...me, in my pajamas, with wet hair held in a messy bun by a hair fork and glasses perched on my nose, sitting despondently on the floor amongst a pile of yarn balls and half-finished socks in the living room, wishing that I had more wine, while Jane Austen's Persuasion plays in the background and I have no idea what is happening in the story.
How did this happen?
I had children. ;-)
Nah, seriously. The day started out well, with Henry and Anne both turning in good performances at Mass. I'd give Anne an A, Henry a B - (grade reduced by repeated instances of deliberately annoying touching of toddler and then *blowing on her hair*, "that's not touching!"). As long as I bring animal crackers for Anne all is well aside from all of the pew climbing, but really, I don't think we can reasonably expect that to be any different any time soon.
We got back to the house, had lunch, napped Anne, relaxed, did some chores around the house. All was well.
Then came the evening. Mike and Henry left for a baseball game they had tickets to. Anne and I settled in for some Dora watching and playing, and then mommy was planning for a Jane Austen night with wine and knitting post-bedtime. Sounds like a rock solid plan. I very rarely get the house and tv to myself, and I wanted to make the most of it.
As I was blowing Anne a kiss in her crib and closing her door for the night, the phone rings. It's Mike.
"Hank is sick. We're coming home."
By the time I grabbed my shower, they were pulling in the driveway. Hank comes limping in with a stomachache, and I fussed over him for a bit. We got him settled, and I went downstairs still determined to get my Jane Austen night started. Mike was down there, looking sour. :) It hadn't exactly been a fun start to the evening for him, either.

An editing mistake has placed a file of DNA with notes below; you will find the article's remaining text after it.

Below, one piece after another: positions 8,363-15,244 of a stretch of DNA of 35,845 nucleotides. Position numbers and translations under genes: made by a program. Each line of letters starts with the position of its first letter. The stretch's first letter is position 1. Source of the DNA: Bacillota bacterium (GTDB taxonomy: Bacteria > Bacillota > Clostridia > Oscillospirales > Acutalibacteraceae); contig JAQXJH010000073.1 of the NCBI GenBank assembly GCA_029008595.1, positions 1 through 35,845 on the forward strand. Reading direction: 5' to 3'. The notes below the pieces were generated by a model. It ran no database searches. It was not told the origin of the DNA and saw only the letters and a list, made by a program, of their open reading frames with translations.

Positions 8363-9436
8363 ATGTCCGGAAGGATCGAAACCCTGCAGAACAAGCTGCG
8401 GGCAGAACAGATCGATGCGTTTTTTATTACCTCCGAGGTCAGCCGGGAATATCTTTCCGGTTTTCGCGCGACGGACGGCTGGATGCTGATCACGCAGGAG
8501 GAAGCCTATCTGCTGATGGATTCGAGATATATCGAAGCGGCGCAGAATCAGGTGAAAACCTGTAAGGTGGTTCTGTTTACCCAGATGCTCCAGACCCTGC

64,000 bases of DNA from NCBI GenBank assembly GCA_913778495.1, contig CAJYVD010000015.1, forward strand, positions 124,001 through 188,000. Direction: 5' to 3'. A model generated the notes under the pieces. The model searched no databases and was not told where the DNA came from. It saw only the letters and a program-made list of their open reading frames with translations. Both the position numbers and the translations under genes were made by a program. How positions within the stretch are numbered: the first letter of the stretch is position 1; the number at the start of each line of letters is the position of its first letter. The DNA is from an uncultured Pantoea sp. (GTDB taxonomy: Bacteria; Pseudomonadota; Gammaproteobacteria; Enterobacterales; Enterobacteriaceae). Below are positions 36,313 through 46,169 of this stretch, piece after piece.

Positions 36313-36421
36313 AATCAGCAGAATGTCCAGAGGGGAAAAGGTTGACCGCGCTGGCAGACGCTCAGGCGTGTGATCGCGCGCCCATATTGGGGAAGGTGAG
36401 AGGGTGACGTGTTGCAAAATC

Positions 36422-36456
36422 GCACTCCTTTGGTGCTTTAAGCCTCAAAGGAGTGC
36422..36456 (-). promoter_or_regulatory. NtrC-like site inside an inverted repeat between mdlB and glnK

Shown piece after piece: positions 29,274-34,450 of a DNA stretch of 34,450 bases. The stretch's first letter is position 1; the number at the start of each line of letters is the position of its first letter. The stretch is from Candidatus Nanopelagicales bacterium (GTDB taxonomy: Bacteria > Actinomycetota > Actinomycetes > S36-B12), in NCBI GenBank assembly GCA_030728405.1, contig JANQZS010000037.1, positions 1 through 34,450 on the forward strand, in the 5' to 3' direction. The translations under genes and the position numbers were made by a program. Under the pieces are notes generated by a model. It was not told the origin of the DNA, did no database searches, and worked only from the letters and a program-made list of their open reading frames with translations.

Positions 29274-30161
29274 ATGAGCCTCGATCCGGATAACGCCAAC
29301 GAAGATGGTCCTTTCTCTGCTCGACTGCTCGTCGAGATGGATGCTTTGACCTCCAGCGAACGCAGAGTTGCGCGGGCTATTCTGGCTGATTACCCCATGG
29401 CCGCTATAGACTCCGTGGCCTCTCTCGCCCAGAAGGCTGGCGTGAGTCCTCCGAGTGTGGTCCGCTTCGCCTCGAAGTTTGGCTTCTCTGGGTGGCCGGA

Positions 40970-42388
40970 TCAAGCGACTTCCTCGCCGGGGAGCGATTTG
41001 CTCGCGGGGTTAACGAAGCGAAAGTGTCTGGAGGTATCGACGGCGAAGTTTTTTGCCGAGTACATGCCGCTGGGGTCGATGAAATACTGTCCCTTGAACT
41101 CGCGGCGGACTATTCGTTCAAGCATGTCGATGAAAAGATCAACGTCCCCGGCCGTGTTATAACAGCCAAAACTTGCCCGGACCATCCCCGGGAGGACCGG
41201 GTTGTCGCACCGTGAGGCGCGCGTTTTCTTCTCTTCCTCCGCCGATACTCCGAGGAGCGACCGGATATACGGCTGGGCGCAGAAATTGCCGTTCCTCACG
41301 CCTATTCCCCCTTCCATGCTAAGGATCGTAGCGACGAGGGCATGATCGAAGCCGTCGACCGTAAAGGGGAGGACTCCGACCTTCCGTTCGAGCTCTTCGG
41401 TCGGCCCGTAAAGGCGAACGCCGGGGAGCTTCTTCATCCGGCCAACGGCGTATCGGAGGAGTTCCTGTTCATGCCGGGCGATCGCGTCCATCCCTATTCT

He poured me a glass of wine and put my movie in for me (he's such a thoughtful hubby) but retired to bed to recuperate and read. I happily settled in with my knitting and my wine.
I was finishing up a sock for Henry as I watched. I haven't read Persuasion, but I was confident that I'd be able to follow the story anyway. And I probably would have, had I actually been able to concentrate. We had a couple of interruptions, all very sweet, by Mike letting me know how Henry was faring upstairs. That was fine, of course, but at the same time I was having a yarn crisis: Sock #1 was finished, and it was perfect. but it's a sock, and so you know, you do need TWO of them, and my yarn supply was *clearly* over halfway extinguished. Hope does spring eternal, so I weighed it. Yep. Well under 25 grams left from a 50 gram supply.
*long suffering sigh*
Therein started an internal debate as to whether I should place another yarn order for more of this specific yarn when I just placed an order on Friday (that did not include more of this sock yarn). To get free shipping, you have to spend $50, and they still have some of that nice worsted weight wool on sale...